Dr. Lee Freedman:Oropharyngeal cancer makes up a growing proportion of head and neck malignancies. To some extent, this has been associated with the increase in infection of the oropharynx by oncogenic strains of the Human Papillomavirus, or HPV. Transoral Robotic Surgery, or TORS has allowed for minimally invasive surgery for HPV-related and non-HPV-related oropharyngeal cancer. I am your host, Dr. Lee Freedman and with me today is Dr. Gregory Weinstein, Professor and Vice Chair and the Director of the Division of Head and Neck Surgery. He is also the Co-Director of the Center for Head and Neck Cancer in the Department of Otorhinolaryngology, Head and Neck Surgery at the University of Pennsylvania.

Dr. Weinstein, welcome to the program.

Dr. Gregory Weinstein:Thanks very much.

Dr. Lee Freedman:Why do we not start very basically with the question, what exactly is TORS?

Dr. Gregory Weinstein:TORS is Transoral Robotic Surgery. Back in 2004, my colleague Bert O’Malley and I began research applying the da Vinci surgical robotic system, which is made by Intuitive Surgical, to tumors and lesions of the throat.

So what TORS is, is it allows the three arms of the robot to be put into the mouth and allows us to resect cancers or benign lesions or benign tumors that, in the past, was required a rather extensive operation to remove, or an alternate nonsurgical treatment, such as radiation or chemoradiation, which in some cases, is not as effective as surgery and so this is what transoral robotic surgery is..Dr. Lee Freedman:So the advantage seems to be that it’s much less invasive when you compare it to a traditional surgery?

Dr. Gregory Weinstein:Exactly and these little tools that are at the end of the robotic arms, move exactly like your hands do. So essentially, what it is, you can consider it like miniaturization of your hands and working in the mouth in tight spots that we normally would have trouble getting to

In 2009, the FDA cleared transoral robotic surgery for T1 and T2 malignancies and benign tumors of the throat and last year, the FDA cleared removal of benign tongue-based lesions.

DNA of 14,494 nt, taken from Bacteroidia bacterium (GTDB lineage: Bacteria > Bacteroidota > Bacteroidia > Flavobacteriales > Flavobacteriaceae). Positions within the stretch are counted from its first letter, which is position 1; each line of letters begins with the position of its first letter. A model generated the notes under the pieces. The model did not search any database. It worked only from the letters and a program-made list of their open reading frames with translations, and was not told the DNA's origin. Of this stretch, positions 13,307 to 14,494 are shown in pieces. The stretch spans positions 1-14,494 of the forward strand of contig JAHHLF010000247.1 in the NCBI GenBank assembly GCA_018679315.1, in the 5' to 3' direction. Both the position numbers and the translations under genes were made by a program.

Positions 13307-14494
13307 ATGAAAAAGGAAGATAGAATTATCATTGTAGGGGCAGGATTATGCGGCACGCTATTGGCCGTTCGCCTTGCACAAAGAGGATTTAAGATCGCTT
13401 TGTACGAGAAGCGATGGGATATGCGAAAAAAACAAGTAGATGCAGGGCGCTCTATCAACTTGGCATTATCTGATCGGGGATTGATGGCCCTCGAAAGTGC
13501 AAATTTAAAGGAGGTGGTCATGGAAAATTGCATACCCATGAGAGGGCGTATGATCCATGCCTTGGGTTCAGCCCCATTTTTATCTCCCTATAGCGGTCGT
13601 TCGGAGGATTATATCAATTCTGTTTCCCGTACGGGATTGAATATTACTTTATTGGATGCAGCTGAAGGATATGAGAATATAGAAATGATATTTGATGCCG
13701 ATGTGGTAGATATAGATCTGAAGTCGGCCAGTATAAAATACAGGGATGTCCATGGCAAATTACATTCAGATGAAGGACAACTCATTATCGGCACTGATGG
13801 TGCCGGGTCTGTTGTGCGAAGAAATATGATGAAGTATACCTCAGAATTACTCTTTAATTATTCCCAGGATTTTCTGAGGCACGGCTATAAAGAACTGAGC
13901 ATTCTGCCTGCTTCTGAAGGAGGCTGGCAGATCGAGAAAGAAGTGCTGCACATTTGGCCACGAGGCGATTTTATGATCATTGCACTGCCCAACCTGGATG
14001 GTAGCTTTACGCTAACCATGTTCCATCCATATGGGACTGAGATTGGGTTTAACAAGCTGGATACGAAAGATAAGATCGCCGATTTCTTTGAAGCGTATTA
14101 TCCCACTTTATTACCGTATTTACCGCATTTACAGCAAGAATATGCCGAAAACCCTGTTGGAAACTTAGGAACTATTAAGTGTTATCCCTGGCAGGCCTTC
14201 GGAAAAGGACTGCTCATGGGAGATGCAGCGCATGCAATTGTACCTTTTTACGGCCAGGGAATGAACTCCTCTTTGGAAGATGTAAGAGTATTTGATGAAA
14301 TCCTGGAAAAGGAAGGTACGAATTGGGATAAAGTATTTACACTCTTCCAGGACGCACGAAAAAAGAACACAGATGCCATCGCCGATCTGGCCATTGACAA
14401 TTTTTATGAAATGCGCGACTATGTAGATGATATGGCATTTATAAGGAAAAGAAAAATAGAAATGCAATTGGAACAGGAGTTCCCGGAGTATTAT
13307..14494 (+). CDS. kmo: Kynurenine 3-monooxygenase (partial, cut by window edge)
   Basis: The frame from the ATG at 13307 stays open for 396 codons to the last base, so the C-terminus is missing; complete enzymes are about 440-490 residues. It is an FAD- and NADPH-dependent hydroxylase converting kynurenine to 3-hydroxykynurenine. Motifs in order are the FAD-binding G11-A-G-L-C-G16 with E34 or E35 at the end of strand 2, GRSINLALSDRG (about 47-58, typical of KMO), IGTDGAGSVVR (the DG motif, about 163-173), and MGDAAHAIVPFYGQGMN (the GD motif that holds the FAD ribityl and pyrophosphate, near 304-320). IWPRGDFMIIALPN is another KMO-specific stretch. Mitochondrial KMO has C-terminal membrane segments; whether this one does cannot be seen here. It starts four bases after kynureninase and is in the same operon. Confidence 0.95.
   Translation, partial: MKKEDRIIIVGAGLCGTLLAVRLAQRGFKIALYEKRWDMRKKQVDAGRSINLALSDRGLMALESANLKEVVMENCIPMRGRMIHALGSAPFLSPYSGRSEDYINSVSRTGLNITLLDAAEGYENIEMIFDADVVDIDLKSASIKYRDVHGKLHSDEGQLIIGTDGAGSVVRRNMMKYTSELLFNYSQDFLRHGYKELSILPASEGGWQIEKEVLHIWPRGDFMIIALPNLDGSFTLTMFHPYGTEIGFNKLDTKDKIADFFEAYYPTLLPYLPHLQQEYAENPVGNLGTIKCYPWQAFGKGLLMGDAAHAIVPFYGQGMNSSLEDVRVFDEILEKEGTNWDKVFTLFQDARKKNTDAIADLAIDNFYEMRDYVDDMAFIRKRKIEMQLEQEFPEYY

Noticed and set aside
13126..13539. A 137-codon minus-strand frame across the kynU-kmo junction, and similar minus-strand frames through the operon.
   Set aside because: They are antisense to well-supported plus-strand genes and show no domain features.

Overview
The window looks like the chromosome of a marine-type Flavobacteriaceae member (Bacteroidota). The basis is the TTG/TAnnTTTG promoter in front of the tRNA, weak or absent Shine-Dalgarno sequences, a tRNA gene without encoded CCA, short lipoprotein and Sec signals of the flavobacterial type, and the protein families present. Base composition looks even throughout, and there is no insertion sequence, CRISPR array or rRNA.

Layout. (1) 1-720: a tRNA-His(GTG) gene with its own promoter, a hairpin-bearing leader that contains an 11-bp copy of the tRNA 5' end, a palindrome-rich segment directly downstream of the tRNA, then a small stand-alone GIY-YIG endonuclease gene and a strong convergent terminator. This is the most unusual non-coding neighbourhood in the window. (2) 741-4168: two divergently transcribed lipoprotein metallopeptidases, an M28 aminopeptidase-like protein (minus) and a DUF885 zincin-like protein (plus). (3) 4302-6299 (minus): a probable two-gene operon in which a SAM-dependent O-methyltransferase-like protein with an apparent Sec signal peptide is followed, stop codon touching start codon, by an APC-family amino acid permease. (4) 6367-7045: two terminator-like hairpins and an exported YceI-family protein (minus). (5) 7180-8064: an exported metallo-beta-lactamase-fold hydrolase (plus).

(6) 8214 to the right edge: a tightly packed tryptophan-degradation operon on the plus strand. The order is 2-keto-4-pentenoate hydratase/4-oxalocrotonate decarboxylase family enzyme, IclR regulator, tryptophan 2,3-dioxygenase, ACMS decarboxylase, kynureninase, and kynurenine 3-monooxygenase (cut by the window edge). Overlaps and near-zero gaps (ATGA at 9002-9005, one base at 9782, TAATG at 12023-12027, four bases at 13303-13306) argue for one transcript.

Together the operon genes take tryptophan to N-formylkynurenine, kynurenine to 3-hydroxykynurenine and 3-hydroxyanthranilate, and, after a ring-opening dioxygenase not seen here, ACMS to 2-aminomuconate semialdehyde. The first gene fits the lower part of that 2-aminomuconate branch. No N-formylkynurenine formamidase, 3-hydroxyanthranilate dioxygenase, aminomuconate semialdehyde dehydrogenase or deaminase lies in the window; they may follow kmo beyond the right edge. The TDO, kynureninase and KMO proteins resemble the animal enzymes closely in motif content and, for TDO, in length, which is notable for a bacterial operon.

Dr. Lee Freedman:I would imagine this is a skill that needs to be developed. What is the process of learning this technique and how many surgeons across the country are adept at this?

Dr. Gregory Weinstein:So back in 2009, after FDA clearance, it was necessary to do what we call postgraduate surgical training. Postgraduate surgical training means that practicing surgeons who are out there, this is new technology and the new approach, need a way to learn these techniques so that they can, if they choose to, apply them in their practices.

So we began a training program at the University of Pennsylvania, which is done in conjunction with the robotics company and what the training approach has done, is it allows surgeons to get online training on the web and then, inadamant training done in computer packages that are in the console of the robot that they do back at their home hospital. Then, they visit the University of Pennsylvania, spend about eight hours doing a pig lab where they deal with live tissues.

Then the next day, they do have a day of cadaver work with either Bert O’Malley or myself and then, they observe cases the following day in the operating room and watch what we’re doing and the OR set up and how we use the instruments and how we do the cases. Then, finally, they go back proctorships for these surgeons in their first couple of cases.